Chapman (1975:245-6) notes that Dalton points are found throughout Missouri and specifically notes that the greatest number of these artifacts have come from the eastern half of the State of Missouri. This point type is often serrated and many examples have bevelled cutting edges; most are assumed to have functioned as knives and resharpened until the cutting edge is exhausted. Chapman notes that length ranges from 40 to 170 mm with the average of 50 to 70 mm; thickness ranges from 5 to 7 mm. DeRegnaucourt (1991:28 - 32) notes that this artifact type follows the Ohio River and the lower reaches of the White River; he summarizes measurements from fourteen specimens: Length = 31 to 65 mm, width = 19 to 30 mm, thickness = 5 to 10 mm and weight = 2.6 to 13.3 grams. Chapman dates this tool type from 8580 to 6000 BC. Morrow (1984:26 - 27) notes that this point type is found throughout the Mississippi River valley including eastern Iowa. Sandstrom and Ray (2004:38) associate this point type with the Late Paleo-Indian and note that there are multiple radiocarbon dates associated with Dalton points found at the Big Eddy site; those dates range from 8520 to 7850 BC.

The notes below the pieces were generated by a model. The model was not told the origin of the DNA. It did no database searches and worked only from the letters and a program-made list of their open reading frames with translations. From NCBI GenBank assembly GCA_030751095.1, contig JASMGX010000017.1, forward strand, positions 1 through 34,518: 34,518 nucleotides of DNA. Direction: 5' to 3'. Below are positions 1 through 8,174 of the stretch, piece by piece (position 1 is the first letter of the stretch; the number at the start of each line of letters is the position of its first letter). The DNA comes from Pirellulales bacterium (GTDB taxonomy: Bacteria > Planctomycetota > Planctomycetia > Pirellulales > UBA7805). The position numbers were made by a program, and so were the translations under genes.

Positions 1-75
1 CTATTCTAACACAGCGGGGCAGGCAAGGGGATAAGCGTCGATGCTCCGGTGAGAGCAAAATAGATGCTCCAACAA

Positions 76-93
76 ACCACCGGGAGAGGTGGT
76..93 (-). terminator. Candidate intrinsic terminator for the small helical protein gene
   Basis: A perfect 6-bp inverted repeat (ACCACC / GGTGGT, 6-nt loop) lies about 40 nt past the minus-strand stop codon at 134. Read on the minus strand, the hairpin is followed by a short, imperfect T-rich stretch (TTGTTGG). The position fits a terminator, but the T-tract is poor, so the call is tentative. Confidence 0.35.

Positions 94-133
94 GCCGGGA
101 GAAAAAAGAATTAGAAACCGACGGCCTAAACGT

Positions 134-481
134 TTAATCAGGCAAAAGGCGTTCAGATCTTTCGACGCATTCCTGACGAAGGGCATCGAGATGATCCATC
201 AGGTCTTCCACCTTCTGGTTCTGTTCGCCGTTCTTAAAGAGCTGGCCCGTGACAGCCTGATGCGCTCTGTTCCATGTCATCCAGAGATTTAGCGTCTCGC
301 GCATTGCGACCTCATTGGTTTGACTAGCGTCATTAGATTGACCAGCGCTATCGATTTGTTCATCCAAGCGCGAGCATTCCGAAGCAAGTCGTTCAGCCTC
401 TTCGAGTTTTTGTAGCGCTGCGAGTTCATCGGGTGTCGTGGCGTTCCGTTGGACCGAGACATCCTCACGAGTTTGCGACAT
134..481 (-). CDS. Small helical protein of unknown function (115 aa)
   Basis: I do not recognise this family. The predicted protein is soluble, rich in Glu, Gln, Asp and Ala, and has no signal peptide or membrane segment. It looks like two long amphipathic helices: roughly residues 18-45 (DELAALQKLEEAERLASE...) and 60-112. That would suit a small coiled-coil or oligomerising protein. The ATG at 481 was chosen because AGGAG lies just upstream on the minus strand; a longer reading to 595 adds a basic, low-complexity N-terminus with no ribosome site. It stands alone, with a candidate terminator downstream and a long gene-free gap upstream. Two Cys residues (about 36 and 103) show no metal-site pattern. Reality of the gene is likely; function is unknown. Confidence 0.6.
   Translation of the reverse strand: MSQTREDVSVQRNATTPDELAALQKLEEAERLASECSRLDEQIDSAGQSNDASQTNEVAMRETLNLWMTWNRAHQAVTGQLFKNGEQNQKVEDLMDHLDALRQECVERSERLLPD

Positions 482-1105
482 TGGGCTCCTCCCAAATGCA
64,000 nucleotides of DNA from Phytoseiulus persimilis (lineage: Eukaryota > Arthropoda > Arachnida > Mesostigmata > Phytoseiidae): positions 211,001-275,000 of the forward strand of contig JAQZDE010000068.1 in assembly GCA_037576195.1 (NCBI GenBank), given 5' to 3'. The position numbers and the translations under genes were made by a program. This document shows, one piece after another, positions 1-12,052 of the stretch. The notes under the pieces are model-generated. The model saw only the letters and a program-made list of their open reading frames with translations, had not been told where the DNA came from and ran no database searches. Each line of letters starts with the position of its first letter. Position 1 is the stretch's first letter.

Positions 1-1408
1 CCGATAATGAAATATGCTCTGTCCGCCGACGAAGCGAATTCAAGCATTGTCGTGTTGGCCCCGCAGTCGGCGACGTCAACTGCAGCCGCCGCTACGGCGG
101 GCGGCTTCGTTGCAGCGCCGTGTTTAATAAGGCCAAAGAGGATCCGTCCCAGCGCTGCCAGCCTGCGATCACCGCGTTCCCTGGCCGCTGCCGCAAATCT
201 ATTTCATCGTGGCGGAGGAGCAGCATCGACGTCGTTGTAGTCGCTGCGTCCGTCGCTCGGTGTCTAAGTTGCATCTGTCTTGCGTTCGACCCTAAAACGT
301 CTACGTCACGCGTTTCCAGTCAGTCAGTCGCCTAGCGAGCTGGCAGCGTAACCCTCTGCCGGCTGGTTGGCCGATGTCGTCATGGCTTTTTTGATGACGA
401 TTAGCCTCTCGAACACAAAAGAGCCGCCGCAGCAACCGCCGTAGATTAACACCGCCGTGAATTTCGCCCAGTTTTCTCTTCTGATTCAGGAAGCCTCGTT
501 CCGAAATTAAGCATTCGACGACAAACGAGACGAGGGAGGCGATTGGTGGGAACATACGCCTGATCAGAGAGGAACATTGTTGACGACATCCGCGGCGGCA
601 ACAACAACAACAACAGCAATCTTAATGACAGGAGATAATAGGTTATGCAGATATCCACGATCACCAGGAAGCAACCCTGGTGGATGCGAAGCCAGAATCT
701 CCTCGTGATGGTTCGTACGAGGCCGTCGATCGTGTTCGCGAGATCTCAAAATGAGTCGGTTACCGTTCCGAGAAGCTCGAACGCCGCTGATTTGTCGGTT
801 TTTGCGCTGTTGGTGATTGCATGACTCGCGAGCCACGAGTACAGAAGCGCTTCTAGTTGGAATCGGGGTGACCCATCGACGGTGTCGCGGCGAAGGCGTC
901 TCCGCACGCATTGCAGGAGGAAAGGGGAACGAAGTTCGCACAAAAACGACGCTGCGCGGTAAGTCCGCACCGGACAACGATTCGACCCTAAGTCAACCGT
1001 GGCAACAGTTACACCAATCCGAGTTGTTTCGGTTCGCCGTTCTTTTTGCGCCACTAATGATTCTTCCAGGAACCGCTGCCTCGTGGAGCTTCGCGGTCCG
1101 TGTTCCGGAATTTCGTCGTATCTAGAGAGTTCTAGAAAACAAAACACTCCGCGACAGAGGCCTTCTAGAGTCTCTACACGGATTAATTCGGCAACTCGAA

Dalton Point (without resharpening or a serrated blade edge) from Pettus County, MO versus a highly resharpened Dalton Point (with beveled edges and serrated blade edge) from Perry County, MO.
1975 The Archaeology of Missouri, I. University of Missouri Press, Columbia.
1991 A Field Guide to the Prehistoric Point Types of Indiana and Ohio. Upper Miami Valley Archaeological Research Museum, Ansonia, Ohio.
1984 Iowa Projectile Points. Office of the Iowa State Archaeologist, Iowa City.
Sandstrom, Carl B., and Jack H. Ray
2004 A Point Identification Guide for Southwest Missouri. Ozarks Chapter of the Missouri Archaeological Society, Springfield.
Webpage constructed 17 February 2013
Updated 27 March 2016